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Old 02-11-2009, 10:07 PM   #1
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Going to look at buses on Friday

I've gotten in touch with a place up in Idaho that has some buses for sale. I have almost no details about the buses, but I've been a bit bored lately, so a trip up to look at the inventory should be an interesting diversion. With 400 miles of driving each way, I might be regretting this by the time I get back.

I can at least prove that there were a lot of buses there some time recently; here is a picture of the place:


This is my checklist of things to find out about each bus that I look at:
  • model, year, style, length[/*:m:km5by7tq]
  • mileage[/*:m:km5by7tq]
  • model of engine[/*:m:km5by7tq]
  • model of transmission[/*:m:km5by7tq]
  • engine or trans rebuilt at some point?[/*:m:km5by7tq]
  • maintenance history of bus available?[/*:m:km5by7tq]
  • air brakes or hydraulic[/*:m:km5by7tq]
  • condition of tires[/*:m:km5by7tq]
  • amount of rust[/*:m:km5by7tq]
Is there anything else that I should add to this list?

How do I determine the model of transmission that a bus has? Will there be a plaque somewhere, or do I have to look at the transmission and try to determine visually what kind it is? I don't even know what a transmission looks like or where exactly to find it.
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Old 02-11-2009, 11:30 PM   #2
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Re: Going to look at buses on Friday

The transmission is under the bus between the engine block and the driveshaft. You can see photos in the thread Elliot linked to. There were posts about where to find a metal tag, but I don't remember where. Bring a flashlight.

Quote:
Re: best trans for dt466

Postby Elliot Naess on Fri Nov 07, 2008 1:45 am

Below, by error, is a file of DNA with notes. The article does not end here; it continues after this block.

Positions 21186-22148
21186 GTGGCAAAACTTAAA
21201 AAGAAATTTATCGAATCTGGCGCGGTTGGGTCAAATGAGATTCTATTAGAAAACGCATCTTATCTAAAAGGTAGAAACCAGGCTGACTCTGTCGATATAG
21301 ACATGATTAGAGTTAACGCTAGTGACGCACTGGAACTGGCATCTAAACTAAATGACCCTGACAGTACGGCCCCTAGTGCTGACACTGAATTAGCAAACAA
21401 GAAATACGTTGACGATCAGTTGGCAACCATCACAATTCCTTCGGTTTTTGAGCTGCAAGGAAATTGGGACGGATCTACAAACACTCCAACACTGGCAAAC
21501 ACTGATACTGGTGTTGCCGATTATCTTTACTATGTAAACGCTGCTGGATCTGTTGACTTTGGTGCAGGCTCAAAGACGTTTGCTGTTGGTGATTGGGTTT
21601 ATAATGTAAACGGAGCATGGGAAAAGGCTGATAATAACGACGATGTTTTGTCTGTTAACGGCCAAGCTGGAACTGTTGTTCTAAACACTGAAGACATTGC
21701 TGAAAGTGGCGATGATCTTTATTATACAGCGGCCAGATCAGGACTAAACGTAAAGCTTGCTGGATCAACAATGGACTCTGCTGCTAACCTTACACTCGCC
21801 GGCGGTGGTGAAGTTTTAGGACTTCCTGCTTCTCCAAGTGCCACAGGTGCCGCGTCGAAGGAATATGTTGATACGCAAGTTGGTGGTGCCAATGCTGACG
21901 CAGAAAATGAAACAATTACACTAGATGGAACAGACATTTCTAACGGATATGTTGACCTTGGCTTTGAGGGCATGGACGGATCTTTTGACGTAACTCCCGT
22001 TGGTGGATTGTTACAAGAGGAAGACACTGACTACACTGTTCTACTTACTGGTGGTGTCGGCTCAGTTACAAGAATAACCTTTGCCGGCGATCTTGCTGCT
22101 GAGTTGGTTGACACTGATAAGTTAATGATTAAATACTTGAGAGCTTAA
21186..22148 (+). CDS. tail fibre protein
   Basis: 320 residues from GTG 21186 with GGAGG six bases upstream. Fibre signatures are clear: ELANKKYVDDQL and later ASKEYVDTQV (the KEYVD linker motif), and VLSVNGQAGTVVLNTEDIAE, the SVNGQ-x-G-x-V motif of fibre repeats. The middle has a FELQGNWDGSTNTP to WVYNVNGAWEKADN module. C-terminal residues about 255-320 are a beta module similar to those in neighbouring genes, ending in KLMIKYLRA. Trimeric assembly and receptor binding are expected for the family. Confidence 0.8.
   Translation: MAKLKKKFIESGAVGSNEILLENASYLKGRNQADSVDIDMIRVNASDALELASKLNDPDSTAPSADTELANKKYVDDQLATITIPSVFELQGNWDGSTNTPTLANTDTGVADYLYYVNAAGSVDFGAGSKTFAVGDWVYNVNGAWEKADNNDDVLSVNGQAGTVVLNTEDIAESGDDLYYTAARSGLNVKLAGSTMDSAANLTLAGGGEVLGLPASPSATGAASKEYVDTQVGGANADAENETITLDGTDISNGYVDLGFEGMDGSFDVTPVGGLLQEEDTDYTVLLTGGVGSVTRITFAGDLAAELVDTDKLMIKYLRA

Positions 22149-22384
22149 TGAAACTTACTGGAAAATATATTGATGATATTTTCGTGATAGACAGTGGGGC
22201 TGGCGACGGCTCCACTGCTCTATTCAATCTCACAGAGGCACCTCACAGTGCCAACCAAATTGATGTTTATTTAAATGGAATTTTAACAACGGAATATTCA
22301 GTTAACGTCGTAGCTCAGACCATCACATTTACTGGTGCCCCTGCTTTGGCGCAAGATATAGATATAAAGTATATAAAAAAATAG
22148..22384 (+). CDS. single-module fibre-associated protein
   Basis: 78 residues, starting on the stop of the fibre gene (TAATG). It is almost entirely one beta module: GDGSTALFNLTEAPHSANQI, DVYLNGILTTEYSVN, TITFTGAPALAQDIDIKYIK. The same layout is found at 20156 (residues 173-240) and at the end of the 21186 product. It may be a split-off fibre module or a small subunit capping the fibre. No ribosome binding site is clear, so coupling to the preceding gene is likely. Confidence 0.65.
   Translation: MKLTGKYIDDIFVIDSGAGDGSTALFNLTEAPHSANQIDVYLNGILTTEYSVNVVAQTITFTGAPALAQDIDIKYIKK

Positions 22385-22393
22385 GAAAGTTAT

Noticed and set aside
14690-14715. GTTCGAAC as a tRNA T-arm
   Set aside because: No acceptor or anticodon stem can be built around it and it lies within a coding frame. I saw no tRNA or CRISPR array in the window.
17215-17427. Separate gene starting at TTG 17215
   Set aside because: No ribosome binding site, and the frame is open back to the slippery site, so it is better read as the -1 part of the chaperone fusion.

Don't even think about using an AT545 with a DT466. Specs here: viewtopic.php?f=6&t=1824&p=12668#p12668

An other advantage of the MT643 is the protection against excessive temperature. The biggest generator of heat in an automatic tranny is torque converter slippage. The MT643 eliminates slippage at all times in 4th, and part of the time in 3rd. Thus less heat.

Given my druthers, I'd certainly take a stick shift, and I love the 13-speeds in some of the big trucks at work. But admittedly, a stick shift is not for everyone. I don't know about prices, but there should be a lot of late-model 9-speeds and 10-speeds out there in the big-truck wrecking yards. The Volvos use a hydraulic clutch linkage.

An other option ought to be the medium duty stick shifts that come with such engines as the DT-466 in medium trucks. Six speeds? Seven speeds? Anybody?
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Old 02-11-2009, 11:47 PM   #3
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Re: Going to look at buses on Friday

Perfect, thanks! I'll have to either study those differences well, or else print out the pictures and bring them with me. Remembering to bring a flashlight is a great tip as well, though in a pinch I could always use the one I keep in the car for emergencies.

It looks like the temperature in Melba, ID is just barely getting above freezing during the day, so I wouldn't be surprised if there's a lot of half melted snow on the ground. That should make crawling around under a bus "fun". Hopefully the guy selling the buses will know which transmission each one has.
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Old 02-12-2009, 01:45 PM   #4
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Re: Going to look at buses on Friday

Thanks for the advice everyone.

To be clear, even if I find a bus I like tomorrow, I'm not planning on buying it the same day. Since I'm not very familiar with vehicle mechanics, I'd plan on having the bus inspected before I hand over any money. I would also have to arrange for insurance and a place to store it before I can take it home.